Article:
- Strong focus on disaster preparedness against a background of political tension and instability.
- Leading advocacy role in trying to maintain in-country humanitarian operations.
- Continuing partnership with Government structures in preparing for OCHA phase-out of operations in 2010.
While Guinea did not experience acute humanitarian problems in 2009, political tensions within the country made it imperative for OCHA to develop a strong focus on emergency preparedness and response. OCHA retained a strong commitment to working with Government partners and encouraging their participation in coordination mechanisms, including the cluster system. This was not without complications, with the Government’s presence in the Protection Cluster proving particularly sensitive after the events of 28 September, when security forces opened fire on an opposition rally in Conakry, killing over 150 people. OCHA consolidated its partnerships with NGOs and the Red Cross Movement in Guinea, cooperating on security arrangements in accordance with best practices on security collaboration, as outlined by the HCT in its Saving Lives Together guidelines.
With preparations under way to phase out the OCHA Country Office from June 2010, a key priority has been encouraging the Government to strengthen local and national capacity, particularly in relation to disaster preparedness. The Ministry of Environment and Energy and the Ministry of Security and Civil Protection remain key partners, as does the Service National de l’Action Humanitaire (SENA), the umbrella organization representing Guinean NGOs.
Drafting a national contingency plan was initiated through a workshop organized by OCHA in Conakry in June 2009. Three regional workshops were held to encourage effective preparedness and response mechanisms outside the capital. The HCT’s contingency plan was thoroughly revised in the wake of 28 September, while a Conakry-specific planning process was initiated in July 2009 looking to cover existing gaps. This had not been completed by the end of the year.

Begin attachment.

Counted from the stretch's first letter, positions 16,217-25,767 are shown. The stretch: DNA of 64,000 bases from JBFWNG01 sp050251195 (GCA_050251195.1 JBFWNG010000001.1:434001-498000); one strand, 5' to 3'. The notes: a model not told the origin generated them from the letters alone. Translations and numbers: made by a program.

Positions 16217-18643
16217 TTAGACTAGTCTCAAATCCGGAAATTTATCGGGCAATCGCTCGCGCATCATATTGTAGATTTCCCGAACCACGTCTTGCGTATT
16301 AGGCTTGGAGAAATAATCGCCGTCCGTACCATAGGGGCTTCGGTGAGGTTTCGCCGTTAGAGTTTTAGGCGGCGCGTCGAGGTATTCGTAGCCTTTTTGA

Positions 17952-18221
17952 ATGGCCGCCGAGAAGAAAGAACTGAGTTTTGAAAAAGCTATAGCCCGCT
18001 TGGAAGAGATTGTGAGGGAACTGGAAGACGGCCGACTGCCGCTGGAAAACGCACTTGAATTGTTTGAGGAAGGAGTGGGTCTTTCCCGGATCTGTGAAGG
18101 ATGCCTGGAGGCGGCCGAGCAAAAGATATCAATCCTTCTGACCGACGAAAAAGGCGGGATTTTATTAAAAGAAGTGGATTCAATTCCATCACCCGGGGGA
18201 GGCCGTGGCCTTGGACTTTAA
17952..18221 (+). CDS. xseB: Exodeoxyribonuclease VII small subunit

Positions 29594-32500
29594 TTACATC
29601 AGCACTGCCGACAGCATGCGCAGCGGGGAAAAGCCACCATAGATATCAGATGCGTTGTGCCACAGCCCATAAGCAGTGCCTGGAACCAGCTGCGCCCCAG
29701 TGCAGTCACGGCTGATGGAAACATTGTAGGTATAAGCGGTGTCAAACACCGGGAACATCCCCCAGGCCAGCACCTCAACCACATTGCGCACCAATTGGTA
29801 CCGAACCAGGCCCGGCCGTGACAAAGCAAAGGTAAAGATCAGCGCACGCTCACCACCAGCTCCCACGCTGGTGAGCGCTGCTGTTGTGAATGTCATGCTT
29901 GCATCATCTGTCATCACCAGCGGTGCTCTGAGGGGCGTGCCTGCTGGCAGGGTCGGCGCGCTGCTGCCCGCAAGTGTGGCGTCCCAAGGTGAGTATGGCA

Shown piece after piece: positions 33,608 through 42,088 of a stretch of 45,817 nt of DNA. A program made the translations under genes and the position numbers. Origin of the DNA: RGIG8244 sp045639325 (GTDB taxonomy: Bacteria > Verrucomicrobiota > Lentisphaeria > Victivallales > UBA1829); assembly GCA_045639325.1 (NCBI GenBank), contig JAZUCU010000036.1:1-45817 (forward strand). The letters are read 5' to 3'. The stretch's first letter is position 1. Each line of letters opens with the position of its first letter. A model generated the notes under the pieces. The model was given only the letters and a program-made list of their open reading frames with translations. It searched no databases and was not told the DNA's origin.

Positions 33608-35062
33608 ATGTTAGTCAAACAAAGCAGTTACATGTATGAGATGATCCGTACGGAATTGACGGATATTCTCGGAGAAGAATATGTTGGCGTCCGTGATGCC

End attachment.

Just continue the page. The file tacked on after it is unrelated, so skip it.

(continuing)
Advocacy efforts in 2009 highlighted the need to maintain consistent levels of humanitarian funding. There was a strong focus on maintaining WFP-managed humanitarian flights to the end of the year through the financial support of donors and CERF.
OCHA convened meetings with cluster leads and focal points to review humanitarian priorities and ensure effective information sharing. The latter was particularly important, given prevailing tensions in the last few months of 2009.
Regular monthly HCT meetings were supplemented by ad hoc meetings following 28 September. National partners from the Government and national NGOs were regularly invited to meetings.
Over 100 women and girls were victims of rape and other forms of sexual violence during and after 28 September. The Protection Cluster proved unable to address the problems deriving from these events. After the OCHA-led inter-cluster forum reviewed the issues raised, it was decided to shift the Protection Cluster’s leadership from UNICEF to UNHCR, while also soliciting external assistance from the Protection Standby Capacity Project (ProCap) and GenCap to help strengthen the cluster. Working groups on gender-based violence and child protection are being created, while moves are being made to devise a comprehensive protection strategy.
With OCHA scheduled to scale-down its coordination role in 2010, the Government has been encouraged to build national and local capacity, particularly in disaster preparedness.